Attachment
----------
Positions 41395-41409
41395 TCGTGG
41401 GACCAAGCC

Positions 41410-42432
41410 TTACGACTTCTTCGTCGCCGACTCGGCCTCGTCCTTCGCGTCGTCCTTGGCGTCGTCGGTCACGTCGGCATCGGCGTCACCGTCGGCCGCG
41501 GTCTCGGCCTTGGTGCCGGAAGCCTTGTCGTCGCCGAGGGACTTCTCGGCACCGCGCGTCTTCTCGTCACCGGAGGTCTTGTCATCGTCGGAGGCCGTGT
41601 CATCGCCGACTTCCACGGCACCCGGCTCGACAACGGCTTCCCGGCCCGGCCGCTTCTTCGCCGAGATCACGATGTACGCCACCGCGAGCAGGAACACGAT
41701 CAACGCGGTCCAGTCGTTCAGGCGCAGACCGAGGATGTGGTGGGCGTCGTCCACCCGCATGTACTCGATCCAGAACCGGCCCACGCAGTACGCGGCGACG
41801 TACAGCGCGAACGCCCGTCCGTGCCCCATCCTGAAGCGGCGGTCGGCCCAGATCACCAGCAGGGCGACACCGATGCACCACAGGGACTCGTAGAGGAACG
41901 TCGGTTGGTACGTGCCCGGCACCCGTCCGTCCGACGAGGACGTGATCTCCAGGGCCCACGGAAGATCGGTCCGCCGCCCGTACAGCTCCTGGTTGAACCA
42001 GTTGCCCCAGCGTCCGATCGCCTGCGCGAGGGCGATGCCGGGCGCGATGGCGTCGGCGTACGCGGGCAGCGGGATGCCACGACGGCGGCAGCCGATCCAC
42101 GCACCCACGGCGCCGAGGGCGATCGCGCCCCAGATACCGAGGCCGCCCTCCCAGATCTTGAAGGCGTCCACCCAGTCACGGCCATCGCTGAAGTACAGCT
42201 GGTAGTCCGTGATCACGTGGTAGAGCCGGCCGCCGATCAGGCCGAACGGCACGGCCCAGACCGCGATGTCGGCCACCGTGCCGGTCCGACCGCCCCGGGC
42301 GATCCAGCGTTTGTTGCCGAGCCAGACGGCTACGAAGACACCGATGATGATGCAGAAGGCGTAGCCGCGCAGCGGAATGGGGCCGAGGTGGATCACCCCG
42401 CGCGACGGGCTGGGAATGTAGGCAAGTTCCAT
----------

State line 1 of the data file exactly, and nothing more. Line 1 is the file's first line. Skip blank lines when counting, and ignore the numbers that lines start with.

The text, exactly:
Positions 41395-41409